If you’re an author and your book has yet to be published, talk with your publisher and ask if they have created a marketing plan. Open yourself up to assisting with that plan and providing your own expertise into your specific target audience. Then, when the natural course of their marketing efforts come to an end (as they always do) you are more prepared to take the reins in your own hands. You’ll feel empowered and grateful that you did the heavy lifting early on.
Late Lights – a Novella in Stories

‘Late Lights’ Author Talks Adolescence, Challenges the Landscape for Writers Today

Late Lights, a novella in stories that explores the intensely difficult and complicated realities of adolescent experience, has won two Indie Book Awards. Even with awards, authors face increasing challenges getting their books in front of audiences. We asked Kara Weiss, author of ‘Late Lights’, to share insights she gained through the process.

On the inspiration behind Late Lights:

There is so little realistic literature about adolescents for adults, and I think this is a huge problem. The rift between adolescents and adults (which often results in screaming matches) stems from a lack of understanding. Adolescents are commonly cast off as melodramatic. Not being taken seriously can be torturous for youths rushing with hormones. Their brains are changing and they’re trying to figure out their identity. Many teens are dealing with very adult problems, yet lack the resources to address them.  I had my own challenges as an adolescent. When I was little my mom used to tell me: If you don’t like someone, just get to know them. Parents need to work harder to understand their children at this time.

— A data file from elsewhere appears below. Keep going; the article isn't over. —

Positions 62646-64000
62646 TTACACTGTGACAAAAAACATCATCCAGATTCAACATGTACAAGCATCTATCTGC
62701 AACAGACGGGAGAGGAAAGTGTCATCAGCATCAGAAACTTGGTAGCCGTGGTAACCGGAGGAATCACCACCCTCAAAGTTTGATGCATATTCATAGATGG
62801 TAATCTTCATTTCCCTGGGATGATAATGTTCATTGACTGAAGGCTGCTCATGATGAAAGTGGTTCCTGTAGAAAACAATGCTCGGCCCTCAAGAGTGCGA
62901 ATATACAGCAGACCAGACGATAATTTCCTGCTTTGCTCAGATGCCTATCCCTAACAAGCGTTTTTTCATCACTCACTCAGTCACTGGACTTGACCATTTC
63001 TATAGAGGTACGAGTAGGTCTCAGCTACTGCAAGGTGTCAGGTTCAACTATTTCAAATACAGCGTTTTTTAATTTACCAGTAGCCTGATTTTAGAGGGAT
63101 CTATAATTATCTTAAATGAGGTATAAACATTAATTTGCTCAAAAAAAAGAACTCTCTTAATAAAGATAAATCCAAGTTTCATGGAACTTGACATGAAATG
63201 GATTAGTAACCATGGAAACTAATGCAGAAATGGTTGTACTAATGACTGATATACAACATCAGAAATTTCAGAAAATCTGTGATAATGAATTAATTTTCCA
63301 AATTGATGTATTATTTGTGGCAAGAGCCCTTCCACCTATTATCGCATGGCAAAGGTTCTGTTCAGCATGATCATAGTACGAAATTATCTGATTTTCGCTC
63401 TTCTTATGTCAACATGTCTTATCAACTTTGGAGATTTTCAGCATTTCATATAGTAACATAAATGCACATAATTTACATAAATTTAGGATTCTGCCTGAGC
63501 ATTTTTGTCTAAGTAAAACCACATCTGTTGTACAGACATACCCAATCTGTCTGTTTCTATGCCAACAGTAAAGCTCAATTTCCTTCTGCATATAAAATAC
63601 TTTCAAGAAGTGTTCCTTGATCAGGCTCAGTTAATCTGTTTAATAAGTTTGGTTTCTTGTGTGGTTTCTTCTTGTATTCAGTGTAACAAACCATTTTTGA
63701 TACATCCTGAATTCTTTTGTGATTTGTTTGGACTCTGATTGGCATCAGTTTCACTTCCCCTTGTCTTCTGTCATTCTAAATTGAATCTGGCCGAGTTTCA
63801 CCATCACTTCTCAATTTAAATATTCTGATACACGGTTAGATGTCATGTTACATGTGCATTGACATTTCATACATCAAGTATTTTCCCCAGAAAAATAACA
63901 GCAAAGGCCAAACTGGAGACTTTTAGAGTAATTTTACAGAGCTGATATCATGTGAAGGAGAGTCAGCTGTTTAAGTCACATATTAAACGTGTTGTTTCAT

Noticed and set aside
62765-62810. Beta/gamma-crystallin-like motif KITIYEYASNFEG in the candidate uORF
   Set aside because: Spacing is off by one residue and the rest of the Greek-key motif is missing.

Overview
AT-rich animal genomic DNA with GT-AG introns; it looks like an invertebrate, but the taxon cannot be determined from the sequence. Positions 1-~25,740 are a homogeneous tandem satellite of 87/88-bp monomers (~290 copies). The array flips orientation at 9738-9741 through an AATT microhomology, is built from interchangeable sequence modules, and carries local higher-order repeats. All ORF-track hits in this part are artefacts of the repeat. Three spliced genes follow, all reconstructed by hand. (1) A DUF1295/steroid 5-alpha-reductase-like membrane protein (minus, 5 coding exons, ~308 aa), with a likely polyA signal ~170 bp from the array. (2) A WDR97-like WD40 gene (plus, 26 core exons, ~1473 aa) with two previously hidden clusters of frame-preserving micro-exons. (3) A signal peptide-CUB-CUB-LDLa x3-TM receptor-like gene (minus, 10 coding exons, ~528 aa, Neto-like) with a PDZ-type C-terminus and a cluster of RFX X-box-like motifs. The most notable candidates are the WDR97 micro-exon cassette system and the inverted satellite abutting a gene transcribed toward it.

On winning an award for her first book:

Winning the Indie for Late Lights has been one of the single most important events in my professional life. Writing is such an isolating experience, and it’s so easy to doubt yourself. Winning was validation that professionals in the industry valued my work. For a writer, that’s huge.

On promoting the book:

My publisher promised to help create a book I was proud of in content, layout, and cover art. Once the book was launched, however, most of the promotion was in my hands. They sent Late Lights out for reviews, but it was up to me to create buzz, and get the word out. Sales stalled after my book tour ended and the initial buzz died down.  Everyone seemed ready to move on, except me. I knew enough about marketing to know I hadn’t done much of it.

I did know that I needed to get people talking about my book again and that reviews were important. I also knew that social media was an important tool, but I wasn’t sure how to do it all and knew I needed help.